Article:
A: If you are a female junior member of the community, do attend because it will give you the opportunity to chat with senior women who have been around for a while, and can tell you all about how they got where they are (most precious advice, trust me). If you are a female senior member of the community, do attend because you could meet some young, talented researcher that needs some good tips from you, and you should not keep all your valuable advice for yourself :). If you are a male member of the community, you should attend because we really need to initiate some constructive dialogue on how to deal with the problem of low female representation in the community (because it is a problem, see next question). Being this a community problem (and not a problem of females only), we need all members of the community to discuss it.

Q: Why do we need more women in Multimedia?

A: Read this or this, or just check the Wikipedia page on women in STEM.

MPEG Column: Press release for the 114th MPEG meeting

Screen Content Coding Makes HEVC the Flexible Standard for Any Video Source

San Diego, USA − The 114th MPEG meeting was held in San Diego, CA, USA, from 22 – 26 February 2016

Powerful new HEVC tools improve compression of text, graphics, and animation

The 114th MPEG meeting marked the completion of the Screen Content Coding (SCC) extensions to HEVC – the High Efficiency Video Coding standard. This powerful set of tools augments the compression capabilities of HEVC to make it the flexible standard for virtually any type of video source content that is commonly encountered in our daily lives.

Screen content is video containing a significant proportion of rendered (moving or static) graphics, text, or animation rather than, or in addition to, camera-captured video scenes. The new SCC extensions of HEVC greatly improve the compression of such content. Example applications include wireless displays, news and other television content with text and graphics overlays, remote computer desktop access, and real-time screen sharing for video chat and video conferencing.

The technical development of the SCC extensions was performed by the MPEG and VCEG video coding joint team JCT-VC, following a joint Call for Proposals issued in February 2014.

CfP issued for technologies to orchestrate capture and consumption of media across multiple devices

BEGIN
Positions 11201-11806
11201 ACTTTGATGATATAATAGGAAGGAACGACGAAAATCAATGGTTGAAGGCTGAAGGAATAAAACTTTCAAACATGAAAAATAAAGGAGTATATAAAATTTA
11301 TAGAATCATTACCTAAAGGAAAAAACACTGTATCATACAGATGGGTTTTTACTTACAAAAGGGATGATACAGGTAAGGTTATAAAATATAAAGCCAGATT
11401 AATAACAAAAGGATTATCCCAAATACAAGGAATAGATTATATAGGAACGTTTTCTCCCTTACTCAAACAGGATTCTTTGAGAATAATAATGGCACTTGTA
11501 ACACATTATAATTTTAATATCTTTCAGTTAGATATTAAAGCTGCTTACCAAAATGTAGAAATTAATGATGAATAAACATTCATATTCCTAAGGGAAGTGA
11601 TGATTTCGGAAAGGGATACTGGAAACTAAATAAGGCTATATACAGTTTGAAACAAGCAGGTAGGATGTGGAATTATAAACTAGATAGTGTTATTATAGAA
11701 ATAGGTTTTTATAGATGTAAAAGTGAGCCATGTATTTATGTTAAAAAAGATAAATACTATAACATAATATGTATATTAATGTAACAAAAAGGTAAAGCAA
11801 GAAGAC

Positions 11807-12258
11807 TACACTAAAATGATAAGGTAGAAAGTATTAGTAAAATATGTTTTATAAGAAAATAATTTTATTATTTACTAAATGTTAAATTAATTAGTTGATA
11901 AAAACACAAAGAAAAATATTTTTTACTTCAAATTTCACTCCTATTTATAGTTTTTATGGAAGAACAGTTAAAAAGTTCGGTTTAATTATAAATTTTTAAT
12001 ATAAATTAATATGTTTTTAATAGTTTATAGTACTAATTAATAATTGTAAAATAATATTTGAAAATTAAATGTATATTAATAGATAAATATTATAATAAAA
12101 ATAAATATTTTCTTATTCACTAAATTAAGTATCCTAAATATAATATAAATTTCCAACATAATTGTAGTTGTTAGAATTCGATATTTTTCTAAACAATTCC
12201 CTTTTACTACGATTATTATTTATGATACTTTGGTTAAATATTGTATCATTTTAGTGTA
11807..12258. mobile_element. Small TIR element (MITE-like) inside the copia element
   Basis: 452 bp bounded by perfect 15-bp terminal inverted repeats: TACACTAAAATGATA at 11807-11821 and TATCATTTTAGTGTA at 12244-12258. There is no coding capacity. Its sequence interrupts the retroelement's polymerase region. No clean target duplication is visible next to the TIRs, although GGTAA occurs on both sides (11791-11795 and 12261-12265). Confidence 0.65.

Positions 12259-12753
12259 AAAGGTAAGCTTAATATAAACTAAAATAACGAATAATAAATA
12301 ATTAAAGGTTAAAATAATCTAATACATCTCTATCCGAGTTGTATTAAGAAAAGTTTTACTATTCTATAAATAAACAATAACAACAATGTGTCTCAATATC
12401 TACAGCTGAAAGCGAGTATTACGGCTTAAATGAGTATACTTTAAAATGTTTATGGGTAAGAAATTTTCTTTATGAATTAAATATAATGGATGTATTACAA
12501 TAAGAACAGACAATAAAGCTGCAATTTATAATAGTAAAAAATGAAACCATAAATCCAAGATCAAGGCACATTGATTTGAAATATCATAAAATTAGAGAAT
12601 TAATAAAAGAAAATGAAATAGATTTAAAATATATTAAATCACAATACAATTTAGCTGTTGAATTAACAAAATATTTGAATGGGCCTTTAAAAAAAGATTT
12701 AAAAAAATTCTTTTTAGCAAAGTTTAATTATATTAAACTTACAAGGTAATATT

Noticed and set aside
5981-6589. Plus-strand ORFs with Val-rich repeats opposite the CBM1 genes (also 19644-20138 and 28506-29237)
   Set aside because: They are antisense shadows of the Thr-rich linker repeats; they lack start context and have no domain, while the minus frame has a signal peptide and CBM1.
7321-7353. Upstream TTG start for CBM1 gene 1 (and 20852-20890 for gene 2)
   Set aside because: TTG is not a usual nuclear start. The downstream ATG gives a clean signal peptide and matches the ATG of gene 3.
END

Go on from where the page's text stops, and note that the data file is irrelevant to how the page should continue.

At its 114th meeting, MPEG issued a Call for Proposals (CfP) for Media Orchestration. The CfP seeks submissions of technologies that will facilitate the orchestration of devices and media, both in time (advanced synchronization, e.g. across multiple devices) and space, where the media may come from multiple capturing devices and may be consumed by multiple rendering devices. An example application includes coordination of consumer CE devices to record a live event. The CfP for Media Orchestration can be found at

User Description framework helps recommendation engines deliver better choices

At the 114th meeting, MPEG has completed a standards framework (in ISO/IEC 21000-22) to facilitate the narrowing of big data searches to help recommendation engines deliver better, personalized, and relevant choices to users. Understanding the personal preferences of a user, and the context within which that user

Source: Status: Subject: Date:

is interacting with a given application, facilitates the ability of that application to better respond to individual user requests. Having that information provided in a standard and interoperable format enables application providers to more broadly scale their services to interoperate with other applications providers. Enter MPEG User Description (MPEG-UD). The aim of MPEG User Description is to ensure interoperability among recommendation services, which take into account the user and his/her context when generating recommendations for the user. With MPEG-UD, applications can utilize standard descriptors for users (user descriptor), the context in which the user is operating (context descriptor), recommendations (recommendation descriptor), and a description of a specific recommendation service that could be eventually consumed by the user (service descriptor).

Publish/Subscribe Application Format is finalized